Part 12 of a 20 part rundown of my favourite tracks of 2015
Every Passing Hour doesn’t feel like a night time song but thanks to a couple of occasions I’ve listened to it in the dark I can’t help but think of night when I’m listening to it. The first time I was walking to the train station for the first train to London on a work trip, passing by more students taking the post-revelry walk home than people starting their day like me. The other time I was heading home for Christmas by megabus to save a few pounds, trundling through the cold streets with my head rested against the window. When I listen to Every Passing Hour I see streetlights smeared across the black sky by sleep-addled eyes and think about the pair of frustrated guys trying to convince their utterly hooned friend that yes he could walk if he’d just get his drunk ass up off the pavement.
It’s funny how these things memories attached to songs. Every Passing Hour sounds like it deserves a more bucolic scene, but hey. That’s city life for you. Helios, aka Keith Kenniff, suffered for me in being one of those artists who seem to capture exactly what they’re going for so well on a relatively early release that no matter the quality of what followed I wasn’t all that interested. I convinced myself Eingya was all the Helios I’d ever need. But I gave every new record a listen to reaffirm my faith in that records unassailable Heliosness.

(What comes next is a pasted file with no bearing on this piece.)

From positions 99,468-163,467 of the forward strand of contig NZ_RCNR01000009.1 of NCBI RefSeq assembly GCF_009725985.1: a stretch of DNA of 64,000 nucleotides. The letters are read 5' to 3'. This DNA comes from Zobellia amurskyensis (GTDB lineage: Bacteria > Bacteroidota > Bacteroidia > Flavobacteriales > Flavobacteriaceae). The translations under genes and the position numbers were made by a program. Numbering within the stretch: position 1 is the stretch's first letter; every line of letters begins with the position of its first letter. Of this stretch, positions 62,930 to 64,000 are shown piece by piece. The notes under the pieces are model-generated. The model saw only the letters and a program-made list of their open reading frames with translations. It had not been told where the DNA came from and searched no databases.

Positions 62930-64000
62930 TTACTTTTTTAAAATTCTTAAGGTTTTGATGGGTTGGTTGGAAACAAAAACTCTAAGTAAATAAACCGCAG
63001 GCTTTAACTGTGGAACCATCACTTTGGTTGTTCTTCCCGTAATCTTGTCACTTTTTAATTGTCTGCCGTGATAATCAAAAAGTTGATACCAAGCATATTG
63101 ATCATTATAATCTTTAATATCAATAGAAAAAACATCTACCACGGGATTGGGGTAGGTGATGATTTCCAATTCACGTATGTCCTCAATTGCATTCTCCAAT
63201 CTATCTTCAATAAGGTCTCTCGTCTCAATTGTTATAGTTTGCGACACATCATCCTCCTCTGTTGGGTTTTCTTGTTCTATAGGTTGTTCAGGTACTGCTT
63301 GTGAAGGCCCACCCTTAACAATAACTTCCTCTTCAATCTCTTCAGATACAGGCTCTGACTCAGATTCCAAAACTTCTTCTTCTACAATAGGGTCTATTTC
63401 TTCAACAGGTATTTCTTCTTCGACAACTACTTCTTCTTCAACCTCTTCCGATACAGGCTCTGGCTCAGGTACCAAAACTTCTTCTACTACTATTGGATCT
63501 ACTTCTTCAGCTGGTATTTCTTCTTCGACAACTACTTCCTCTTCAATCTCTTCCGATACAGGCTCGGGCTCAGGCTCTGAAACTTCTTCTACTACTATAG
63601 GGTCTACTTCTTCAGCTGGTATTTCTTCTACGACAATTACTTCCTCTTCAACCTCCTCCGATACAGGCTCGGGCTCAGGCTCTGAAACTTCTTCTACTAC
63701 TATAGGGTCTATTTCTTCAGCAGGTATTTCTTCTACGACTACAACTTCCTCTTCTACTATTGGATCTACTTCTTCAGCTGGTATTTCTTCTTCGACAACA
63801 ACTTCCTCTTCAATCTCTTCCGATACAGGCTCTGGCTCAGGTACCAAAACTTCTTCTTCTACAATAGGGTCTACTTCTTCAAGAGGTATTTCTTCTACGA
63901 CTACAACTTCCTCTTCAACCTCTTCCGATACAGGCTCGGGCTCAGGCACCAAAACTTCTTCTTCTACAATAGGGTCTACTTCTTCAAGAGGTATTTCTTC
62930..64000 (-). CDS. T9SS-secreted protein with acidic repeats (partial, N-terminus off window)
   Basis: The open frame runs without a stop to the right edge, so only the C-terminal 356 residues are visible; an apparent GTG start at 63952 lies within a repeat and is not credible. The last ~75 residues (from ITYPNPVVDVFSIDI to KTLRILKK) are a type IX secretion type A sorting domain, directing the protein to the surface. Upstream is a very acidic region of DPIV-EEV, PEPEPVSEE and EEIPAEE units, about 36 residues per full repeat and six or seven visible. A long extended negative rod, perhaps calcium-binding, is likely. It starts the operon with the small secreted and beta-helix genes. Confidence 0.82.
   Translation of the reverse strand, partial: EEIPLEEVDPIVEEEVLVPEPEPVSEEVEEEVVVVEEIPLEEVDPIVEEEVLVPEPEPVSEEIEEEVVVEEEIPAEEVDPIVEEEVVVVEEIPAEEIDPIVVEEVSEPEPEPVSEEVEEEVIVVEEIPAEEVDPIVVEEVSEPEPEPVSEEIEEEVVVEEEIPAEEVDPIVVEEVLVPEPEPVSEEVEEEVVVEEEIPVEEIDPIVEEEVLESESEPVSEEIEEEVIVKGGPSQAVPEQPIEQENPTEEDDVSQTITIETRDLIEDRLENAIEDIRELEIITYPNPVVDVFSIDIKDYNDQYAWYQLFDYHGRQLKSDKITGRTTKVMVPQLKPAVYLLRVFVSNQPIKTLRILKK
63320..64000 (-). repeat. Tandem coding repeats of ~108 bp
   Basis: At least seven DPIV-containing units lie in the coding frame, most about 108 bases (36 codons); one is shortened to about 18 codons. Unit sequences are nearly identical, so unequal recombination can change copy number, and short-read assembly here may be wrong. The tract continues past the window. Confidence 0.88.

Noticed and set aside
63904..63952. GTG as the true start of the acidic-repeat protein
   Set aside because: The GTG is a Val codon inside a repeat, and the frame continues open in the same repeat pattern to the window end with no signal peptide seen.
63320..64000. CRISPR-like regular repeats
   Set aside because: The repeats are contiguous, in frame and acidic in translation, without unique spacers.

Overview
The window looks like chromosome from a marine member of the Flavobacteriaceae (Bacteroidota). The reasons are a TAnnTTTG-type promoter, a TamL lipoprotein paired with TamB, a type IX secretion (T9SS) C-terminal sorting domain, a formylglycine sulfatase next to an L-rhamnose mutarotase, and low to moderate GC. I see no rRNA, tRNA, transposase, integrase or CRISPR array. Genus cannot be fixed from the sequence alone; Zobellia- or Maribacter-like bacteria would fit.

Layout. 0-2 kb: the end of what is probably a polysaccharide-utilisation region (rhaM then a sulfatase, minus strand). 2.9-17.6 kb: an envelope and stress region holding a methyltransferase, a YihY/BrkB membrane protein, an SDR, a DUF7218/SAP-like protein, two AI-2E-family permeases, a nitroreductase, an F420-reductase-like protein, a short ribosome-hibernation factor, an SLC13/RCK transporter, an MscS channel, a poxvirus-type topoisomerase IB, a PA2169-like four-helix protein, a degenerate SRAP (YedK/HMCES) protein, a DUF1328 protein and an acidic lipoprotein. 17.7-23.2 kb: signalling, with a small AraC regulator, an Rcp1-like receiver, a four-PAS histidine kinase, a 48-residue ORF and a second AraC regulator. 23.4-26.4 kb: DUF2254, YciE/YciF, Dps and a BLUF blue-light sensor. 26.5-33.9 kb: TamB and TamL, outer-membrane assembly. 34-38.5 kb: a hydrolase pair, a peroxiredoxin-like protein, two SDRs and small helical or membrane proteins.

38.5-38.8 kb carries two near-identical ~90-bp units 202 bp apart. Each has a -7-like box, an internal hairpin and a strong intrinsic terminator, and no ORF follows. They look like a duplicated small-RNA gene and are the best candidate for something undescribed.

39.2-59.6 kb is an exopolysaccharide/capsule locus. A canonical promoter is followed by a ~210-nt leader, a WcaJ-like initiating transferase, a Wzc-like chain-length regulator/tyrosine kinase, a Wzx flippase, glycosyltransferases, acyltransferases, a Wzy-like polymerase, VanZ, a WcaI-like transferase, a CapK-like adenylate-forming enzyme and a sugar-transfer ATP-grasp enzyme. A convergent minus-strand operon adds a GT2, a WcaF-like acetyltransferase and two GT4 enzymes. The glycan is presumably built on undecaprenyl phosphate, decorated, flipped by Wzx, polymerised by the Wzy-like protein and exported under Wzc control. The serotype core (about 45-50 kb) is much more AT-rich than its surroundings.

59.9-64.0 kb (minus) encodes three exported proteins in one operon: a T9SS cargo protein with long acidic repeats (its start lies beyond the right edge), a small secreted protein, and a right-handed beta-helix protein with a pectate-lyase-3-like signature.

Every Passing Hour, and the rest of parent album Yume, changed that. This song might be the single most beautiful thing he’s released. I’m not sure if it’s a new creative peak or whether I’ve just found myself in a place where I’m more open to Kenniff’s work but either way this is a truly breathtaking piece, starting in unassumingly melancholy ambience and building to a mini-masterpiece of longing that made nondescript sleepy Welsh streets hum with meaning on cold winter mornings.